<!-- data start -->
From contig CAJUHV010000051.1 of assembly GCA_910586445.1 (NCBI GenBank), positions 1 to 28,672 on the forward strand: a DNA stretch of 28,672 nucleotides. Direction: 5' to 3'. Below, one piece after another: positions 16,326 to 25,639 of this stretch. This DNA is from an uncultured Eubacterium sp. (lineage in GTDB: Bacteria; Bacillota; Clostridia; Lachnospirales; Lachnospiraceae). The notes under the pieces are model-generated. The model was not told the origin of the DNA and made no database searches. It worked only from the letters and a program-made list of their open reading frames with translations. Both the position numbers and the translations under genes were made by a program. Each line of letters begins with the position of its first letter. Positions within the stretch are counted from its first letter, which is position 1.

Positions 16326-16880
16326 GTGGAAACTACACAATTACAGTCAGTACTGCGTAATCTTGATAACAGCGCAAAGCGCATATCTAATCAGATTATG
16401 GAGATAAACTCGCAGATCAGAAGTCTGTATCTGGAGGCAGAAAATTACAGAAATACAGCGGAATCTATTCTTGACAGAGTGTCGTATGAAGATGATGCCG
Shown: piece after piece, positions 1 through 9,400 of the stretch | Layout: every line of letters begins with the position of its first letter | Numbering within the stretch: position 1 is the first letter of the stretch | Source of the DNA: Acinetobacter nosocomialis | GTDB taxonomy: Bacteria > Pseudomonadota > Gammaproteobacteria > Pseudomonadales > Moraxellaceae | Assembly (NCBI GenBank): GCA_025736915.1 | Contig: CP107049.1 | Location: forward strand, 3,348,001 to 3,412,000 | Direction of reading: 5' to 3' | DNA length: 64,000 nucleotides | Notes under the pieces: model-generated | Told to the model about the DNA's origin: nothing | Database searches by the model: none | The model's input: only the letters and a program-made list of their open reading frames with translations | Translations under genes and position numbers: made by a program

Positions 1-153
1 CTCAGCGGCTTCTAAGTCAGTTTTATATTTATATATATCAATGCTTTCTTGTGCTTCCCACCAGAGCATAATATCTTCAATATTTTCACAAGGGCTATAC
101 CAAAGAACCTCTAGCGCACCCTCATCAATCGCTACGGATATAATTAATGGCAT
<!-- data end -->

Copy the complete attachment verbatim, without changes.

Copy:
From contig CAJUHV010000051.1 of assembly GCA_910586445.1 (NCBI GenBank), positions 1 to 28,672 on the forward strand: a DNA stretch of 28,672 nucleotides. Direction: 5' to 3'. Below, one piece after another: positions 16,326 to 25,639 of this stretch. This DNA is from an uncultured Eubacterium sp. (lineage in GTDB: Bacteria; Bacillota; Clostridia; Lachnospirales; Lachnospiraceae). The notes under the pieces are model-generated. The model was not told the origin of the DNA and made no database searches. It worked only from the letters and a program-made list of their open reading frames with translations. Both the position numbers and the translations under genes were made by a program. Each line of letters begins with the position of its first letter. Positions within the stretch are counted from its first letter, which is position 1.

Positions 16326-16880
16326 GTGGAAACTACACAATTACAGTCAGTACTGCGTAATCTTGATAACAGCGCAAAGCGCATATCTAATCAGATTATG
16401 GAGATAAACTCGCAGATCAGAAGTCTGTATCTGGAGGCAGAAAATTACAGAAATACAGCGGAATCTATTCTTGACAGAGTGTCGTATGAAGATGATGCCG
Shown: piece after piece, positions 1 through 9,400 of the stretch | Layout: every line of letters begins with the position of its first letter | Numbering within the stretch: position 1 is the first letter of the stretch | Source of the DNA: Acinetobacter nosocomialis | GTDB taxonomy: Bacteria > Pseudomonadota > Gammaproteobacteria > Pseudomonadales > Moraxellaceae | Assembly (NCBI GenBank): GCA_025736915.1 | Contig: CP107049.1 | Location: forward strand, 3,348,001 to 3,412,000 | Direction of reading: 5' to 3' | DNA length: 64,000 nucleotides | Notes under the pieces: model-generated | Told to the model about the DNA's origin: nothing | Database searches by the model: none | The model's input: only the letters and a program-made list of their open reading frames with translations | Translations under genes and position numbers: made by a program

Positions 1-153
1 CTCAGCGGCTTCTAAGTCAGTTTTATATTTATATATATCAATGCTTTCTTGTGCTTCCCACCAGAGCATAATATCTTCAATATTTTCACAAGGGCTATAC
101 CAAAGAACCTCTAGCGCACCCTCATCAATCGCTACGGATATAATTAATGGCAT